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Monday, April 18, 2011

Letterpress is the graphic designers equivalent to slow cooked food

Fantastic quote. An awesome description of the letterpress craft.
From handmade hair accessories to artisanal pickles, there’s a metaphorical back-to-the-land movement for every profession. For graphic design, it’s letterpress, a labor-intensive printing process that creative types are taking up as an antidote to days spent staring at their iMacs. Produced on antique presses and characterized by heavily impressed lettering on thick paper, letterpress cards and stationery — if you’ve received a wedding invitation from an even vaguely arty couple in the past few years, chances are it was letterpress printed — are the graphic design equivalent of slow food. For designers who want to unplug, literally, letterpress is a chance to spend time refining their craft using a method that was considered old-fashioned long before the days of Photoshop. “People miss the hands-on experience of printing,” says Daniel Gardiner Morris, a fourth-generation letterpress printer and the founder of the Arm, the Williamsburg studio where many local printers have learned the basics of handling Industrial Revolution-era machinery. “Even if you don’t know anything about the process, when you pick up something that was printed on a letterpress, you know there’s something different about it. It was touched by human hands.”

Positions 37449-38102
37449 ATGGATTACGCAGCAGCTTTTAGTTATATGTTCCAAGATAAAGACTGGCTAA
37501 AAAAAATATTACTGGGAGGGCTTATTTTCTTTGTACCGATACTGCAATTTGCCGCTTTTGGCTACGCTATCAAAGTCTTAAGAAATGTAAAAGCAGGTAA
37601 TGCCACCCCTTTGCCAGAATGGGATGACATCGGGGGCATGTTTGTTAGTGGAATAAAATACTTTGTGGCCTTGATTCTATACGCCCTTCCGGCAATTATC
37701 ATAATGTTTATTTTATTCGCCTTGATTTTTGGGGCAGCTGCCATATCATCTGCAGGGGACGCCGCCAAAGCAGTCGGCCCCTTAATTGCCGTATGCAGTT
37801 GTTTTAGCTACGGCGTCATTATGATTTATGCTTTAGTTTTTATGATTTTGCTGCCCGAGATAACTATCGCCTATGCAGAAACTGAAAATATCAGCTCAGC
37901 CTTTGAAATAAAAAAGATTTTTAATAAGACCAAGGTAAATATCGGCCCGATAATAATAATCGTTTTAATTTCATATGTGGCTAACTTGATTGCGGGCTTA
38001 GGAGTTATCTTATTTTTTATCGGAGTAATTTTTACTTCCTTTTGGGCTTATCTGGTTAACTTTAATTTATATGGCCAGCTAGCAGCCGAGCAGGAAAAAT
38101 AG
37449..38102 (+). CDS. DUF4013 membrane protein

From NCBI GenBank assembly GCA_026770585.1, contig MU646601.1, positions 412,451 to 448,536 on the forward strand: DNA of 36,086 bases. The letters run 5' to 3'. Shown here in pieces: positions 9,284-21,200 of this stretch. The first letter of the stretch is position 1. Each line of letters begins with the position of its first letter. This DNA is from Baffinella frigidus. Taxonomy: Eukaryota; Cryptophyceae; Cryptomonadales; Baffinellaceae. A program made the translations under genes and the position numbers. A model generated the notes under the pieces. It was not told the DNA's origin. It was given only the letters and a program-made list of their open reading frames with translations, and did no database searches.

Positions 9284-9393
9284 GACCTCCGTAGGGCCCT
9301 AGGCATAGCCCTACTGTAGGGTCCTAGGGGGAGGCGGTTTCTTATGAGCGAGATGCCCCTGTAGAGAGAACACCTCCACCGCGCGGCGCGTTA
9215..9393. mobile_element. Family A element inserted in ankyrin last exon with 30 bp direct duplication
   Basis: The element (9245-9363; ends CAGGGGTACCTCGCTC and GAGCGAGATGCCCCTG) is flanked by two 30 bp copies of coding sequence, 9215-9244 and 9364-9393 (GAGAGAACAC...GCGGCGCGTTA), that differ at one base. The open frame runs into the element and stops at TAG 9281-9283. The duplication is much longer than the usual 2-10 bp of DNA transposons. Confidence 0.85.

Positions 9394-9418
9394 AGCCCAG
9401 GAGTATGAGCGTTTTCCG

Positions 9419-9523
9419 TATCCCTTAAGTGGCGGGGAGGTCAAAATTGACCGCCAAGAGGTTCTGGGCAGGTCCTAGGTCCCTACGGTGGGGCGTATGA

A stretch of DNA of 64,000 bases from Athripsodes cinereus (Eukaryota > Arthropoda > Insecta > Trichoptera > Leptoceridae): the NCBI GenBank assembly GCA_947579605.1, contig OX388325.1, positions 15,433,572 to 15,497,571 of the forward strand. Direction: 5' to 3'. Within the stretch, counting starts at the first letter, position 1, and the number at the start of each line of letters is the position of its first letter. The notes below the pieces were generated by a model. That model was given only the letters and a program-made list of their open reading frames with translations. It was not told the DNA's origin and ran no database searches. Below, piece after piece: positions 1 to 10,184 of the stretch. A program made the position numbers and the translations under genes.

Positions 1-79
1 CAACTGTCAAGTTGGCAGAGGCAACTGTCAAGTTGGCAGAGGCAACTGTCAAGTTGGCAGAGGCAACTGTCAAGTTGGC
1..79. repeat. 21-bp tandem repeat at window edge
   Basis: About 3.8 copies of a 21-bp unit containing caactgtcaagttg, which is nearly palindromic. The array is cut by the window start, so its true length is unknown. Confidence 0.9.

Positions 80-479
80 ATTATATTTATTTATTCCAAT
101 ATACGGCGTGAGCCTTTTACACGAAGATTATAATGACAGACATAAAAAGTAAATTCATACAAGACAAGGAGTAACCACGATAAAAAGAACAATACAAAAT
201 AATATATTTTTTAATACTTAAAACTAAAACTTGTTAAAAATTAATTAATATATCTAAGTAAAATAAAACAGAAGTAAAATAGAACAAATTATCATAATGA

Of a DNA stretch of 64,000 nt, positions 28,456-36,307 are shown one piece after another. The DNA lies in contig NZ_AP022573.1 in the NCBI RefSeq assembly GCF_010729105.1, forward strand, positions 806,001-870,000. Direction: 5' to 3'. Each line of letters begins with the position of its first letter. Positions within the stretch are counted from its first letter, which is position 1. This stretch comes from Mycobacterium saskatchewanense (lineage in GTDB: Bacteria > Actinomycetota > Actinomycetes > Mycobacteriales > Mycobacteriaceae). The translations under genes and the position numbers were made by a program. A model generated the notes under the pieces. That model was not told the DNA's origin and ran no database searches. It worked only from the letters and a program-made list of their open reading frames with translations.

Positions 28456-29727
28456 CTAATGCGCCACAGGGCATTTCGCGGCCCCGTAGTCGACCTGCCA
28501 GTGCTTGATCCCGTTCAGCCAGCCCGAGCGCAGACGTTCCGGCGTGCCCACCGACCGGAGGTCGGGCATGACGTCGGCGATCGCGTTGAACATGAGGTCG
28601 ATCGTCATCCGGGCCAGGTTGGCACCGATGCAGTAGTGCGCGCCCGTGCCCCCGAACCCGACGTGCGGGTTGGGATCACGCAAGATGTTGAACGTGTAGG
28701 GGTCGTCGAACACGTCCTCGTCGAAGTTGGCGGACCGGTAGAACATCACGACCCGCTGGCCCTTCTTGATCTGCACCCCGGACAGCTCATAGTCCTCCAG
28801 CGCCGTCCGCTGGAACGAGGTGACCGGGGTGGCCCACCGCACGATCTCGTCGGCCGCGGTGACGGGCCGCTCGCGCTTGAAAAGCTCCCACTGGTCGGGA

for the full article, read on here

Saturday, April 2, 2011

Save the date 'Branches'

A first run of my 'Branches' Save the date notes. No too bad! Perhaps I will make the ink a little heavier and I need to pre cut the paper to exact size so I can get everything centered a little better but all in all not a bad effort!.
They are intended to be imprinted using an inkjet or lazer (depending on the printer) or hand written. A heart stamp can be used to 'stamp' the date out.  I will mock one up and post later.

Friday, April 1, 2011

More 'stuff'

Latest Ebay offerings.  I'm going to try my hand at type-setting.  Ill add it to my list of things I haven't done before and I expect to be expert at in 30 mins...  Husband reminded me that 'back in the day' people would spend 3 years apprenticing at this trade.  Doesn't do the trick of making me any easier on myself.